“Go where you feel most alive”

Once you get through the entrance of the main cave, and cross a small river, Mt. Manalmon can be completed in a steady pace of 45 minutes going up one way for novice hikers. Don’t get me wrong, you’ll probably need to catch your breathe from time to time on the incline, but just the out of breathe that’ll gently remind you that you may be a tad bit out of shape, so keep on going!

Once you make it to the first viewing deck, you get your first glimpse of the
Biak-na-Bato National Park below you! It’s incredibly satisfying to see such
massive grounds without any concrete obstacles in sight! Very Lion King-esque
minus the animals and background music! Back in the day, this was the same area where our fellow soldiers camped, hid, and fought during revolutionary times.
What a privilege to be sharing similar sights that they must have seen.

Look
out for the lightly painted white dots on the edge of the viewing deck/rock.
This marks the point where you shouldn’t go past and not just some local
minimalist design.

We
took a few pictures and after a 15-minute break, continued our hike and finally
got to the summit of Mt. Manalmon, which was close by. At the summit, there’s a
small area where you can repel, which leads you to a higher point of the summit
with a better vantage point. Since we were the only ones there, we all went up,
and visually soaked in the 360 degree view surrounding us!

The
hike to Mt. Manalmon is great for beginners, kids about 7 and up, and “light”
trail running. You can end your hike there or continue on to Mt. Gola, which is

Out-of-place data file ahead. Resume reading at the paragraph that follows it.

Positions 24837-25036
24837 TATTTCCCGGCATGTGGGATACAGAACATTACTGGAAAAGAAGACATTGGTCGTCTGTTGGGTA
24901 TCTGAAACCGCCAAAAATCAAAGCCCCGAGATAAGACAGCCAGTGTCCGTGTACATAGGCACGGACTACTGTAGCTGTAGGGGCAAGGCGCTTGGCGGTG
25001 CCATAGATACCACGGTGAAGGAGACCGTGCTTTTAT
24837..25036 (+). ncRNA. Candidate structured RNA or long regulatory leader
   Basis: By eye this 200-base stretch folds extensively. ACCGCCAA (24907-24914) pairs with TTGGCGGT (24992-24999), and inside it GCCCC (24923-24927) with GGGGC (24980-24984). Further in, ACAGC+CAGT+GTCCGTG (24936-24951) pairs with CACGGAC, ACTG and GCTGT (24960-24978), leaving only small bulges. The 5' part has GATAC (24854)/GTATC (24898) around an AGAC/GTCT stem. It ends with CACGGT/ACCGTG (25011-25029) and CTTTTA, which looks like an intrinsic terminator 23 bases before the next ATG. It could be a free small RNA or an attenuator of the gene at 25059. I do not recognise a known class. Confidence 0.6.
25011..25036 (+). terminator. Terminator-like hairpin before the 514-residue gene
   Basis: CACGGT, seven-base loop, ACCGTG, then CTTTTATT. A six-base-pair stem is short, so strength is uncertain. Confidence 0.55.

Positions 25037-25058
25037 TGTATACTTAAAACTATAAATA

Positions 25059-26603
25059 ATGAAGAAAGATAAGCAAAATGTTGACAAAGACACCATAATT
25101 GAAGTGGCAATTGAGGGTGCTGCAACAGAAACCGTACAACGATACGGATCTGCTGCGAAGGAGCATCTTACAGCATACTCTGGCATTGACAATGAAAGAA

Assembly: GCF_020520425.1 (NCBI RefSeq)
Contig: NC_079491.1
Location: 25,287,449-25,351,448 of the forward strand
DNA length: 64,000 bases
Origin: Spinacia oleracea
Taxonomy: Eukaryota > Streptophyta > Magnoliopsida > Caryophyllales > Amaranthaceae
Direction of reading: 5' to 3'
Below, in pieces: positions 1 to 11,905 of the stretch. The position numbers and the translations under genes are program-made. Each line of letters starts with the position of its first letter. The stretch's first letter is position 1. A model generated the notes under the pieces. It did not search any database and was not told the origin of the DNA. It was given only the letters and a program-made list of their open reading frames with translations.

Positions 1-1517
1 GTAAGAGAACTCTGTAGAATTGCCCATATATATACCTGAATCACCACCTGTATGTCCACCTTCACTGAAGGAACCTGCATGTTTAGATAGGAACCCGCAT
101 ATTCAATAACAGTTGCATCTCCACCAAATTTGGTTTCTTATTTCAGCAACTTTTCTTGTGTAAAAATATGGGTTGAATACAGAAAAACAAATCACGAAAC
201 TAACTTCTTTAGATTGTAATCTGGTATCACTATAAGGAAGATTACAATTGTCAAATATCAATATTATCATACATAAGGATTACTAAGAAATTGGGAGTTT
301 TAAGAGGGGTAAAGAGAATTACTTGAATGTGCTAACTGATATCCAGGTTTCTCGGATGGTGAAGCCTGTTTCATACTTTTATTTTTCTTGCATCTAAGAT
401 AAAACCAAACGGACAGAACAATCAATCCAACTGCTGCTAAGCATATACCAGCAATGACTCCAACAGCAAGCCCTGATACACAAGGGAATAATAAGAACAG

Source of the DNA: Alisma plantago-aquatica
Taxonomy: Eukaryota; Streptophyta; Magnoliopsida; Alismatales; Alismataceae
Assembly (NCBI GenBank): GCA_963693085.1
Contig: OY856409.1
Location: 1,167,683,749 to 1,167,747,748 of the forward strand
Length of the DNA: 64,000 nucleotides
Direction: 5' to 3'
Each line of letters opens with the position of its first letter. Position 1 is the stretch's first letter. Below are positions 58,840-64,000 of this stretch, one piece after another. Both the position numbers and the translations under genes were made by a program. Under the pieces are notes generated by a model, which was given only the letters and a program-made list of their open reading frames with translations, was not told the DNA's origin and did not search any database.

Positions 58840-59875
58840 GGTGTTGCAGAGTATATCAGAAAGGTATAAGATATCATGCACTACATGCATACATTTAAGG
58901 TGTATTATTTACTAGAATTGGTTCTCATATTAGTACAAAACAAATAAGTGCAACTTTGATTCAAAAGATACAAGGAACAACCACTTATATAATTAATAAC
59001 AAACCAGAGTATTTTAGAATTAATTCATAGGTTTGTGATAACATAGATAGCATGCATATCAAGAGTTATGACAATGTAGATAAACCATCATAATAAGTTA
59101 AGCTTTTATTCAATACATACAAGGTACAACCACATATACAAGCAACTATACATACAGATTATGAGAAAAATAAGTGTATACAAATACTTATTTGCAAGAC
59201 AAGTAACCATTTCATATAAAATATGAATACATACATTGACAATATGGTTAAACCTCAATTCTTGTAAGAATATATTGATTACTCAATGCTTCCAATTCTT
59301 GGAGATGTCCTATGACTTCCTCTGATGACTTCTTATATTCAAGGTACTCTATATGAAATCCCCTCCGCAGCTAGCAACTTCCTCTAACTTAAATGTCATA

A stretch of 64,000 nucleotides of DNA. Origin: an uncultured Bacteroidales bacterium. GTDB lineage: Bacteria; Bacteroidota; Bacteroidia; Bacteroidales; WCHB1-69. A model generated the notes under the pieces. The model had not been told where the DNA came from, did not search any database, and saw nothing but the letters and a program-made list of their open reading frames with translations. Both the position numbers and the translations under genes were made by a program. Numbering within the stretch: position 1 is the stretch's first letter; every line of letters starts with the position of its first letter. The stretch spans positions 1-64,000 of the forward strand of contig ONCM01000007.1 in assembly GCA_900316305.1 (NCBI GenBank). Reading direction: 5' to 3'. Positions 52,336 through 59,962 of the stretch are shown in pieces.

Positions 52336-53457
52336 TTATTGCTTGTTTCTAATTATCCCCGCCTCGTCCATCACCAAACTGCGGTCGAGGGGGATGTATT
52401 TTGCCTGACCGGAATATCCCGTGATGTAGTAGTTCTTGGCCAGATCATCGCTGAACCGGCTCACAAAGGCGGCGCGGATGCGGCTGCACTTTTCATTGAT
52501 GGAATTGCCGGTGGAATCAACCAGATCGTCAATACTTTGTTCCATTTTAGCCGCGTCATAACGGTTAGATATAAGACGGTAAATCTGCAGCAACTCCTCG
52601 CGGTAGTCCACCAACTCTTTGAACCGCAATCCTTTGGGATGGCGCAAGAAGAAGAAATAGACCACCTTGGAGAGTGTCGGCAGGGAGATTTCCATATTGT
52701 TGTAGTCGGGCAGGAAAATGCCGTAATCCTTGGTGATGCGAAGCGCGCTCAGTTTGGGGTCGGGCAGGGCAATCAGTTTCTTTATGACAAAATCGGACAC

a few more hours of hiking, or descend and head over to Bayukabal Cave and get
a little thrills and adventure in your day!

Bayukbak
Cave takes about an hour to go in and out of the cave, and involves a lot of
listening to the guide, caution, and contorting your body. The cave is jagged
and dark, so rent a helmet and flashlight in the Brgy. Hall! Get ready to
repel, crawl, suck in your stomach, to get around this perfectly jagged
sculpted maze filled with sparkling stalactites and stalagmites! What makes the
cave exciting is the lack of safety measures that were made to secure the area,
making your adrenalin kick in so hard through focus and balance.

After
the hike, we topped off at the adventure walking on the “Monkey Bridge”. As we
waited in line for our turn, we asked our guide how they had come up with this
gimmick. He shared that years ago, in much humble circumstances, people from
the barangay, especially students, once used a rope as a bridge, especially
young children who go to school every day! That was mind blowing as it was
probably only about 10 years ago when they had stopped doing this, and probably
wasn’t referred to as a Monkey Bridge! These days, when people cross the Monkey
Bridge, they are required to wear a harness on a more secure metal rope. If
you’re scared of heights, you might want to avoid this, but if you’re not,
you’ll enjoy this!

After
going through the mountain and getting my fix of adrenalin, it was definitely
time to unwind and to enjoy the scenery around us. Feeling absolutely complete,
we spent the next hour sipping on some red horse and swimming in the river.
Always the best way to finish a hike!

Ratings

 

Kid Friendly – Yes for Mt. Manalmom for ages 6 and up. But no to Bayukak Cave, which is rigid with sharp edges. With the Monkey Bridge, kids will have to be tall enough to reach the rope.

Dog Friendly – For Mt. Manalmon, yes.

Bathroom Friendly – They have several basic bathrooms / showers readily available

Food Friendly – By the registration / Brgy. Hall, you’ll see a few stalls selling local food

Difficulty Scale: – Yes, Mt. Manalmon for beginners

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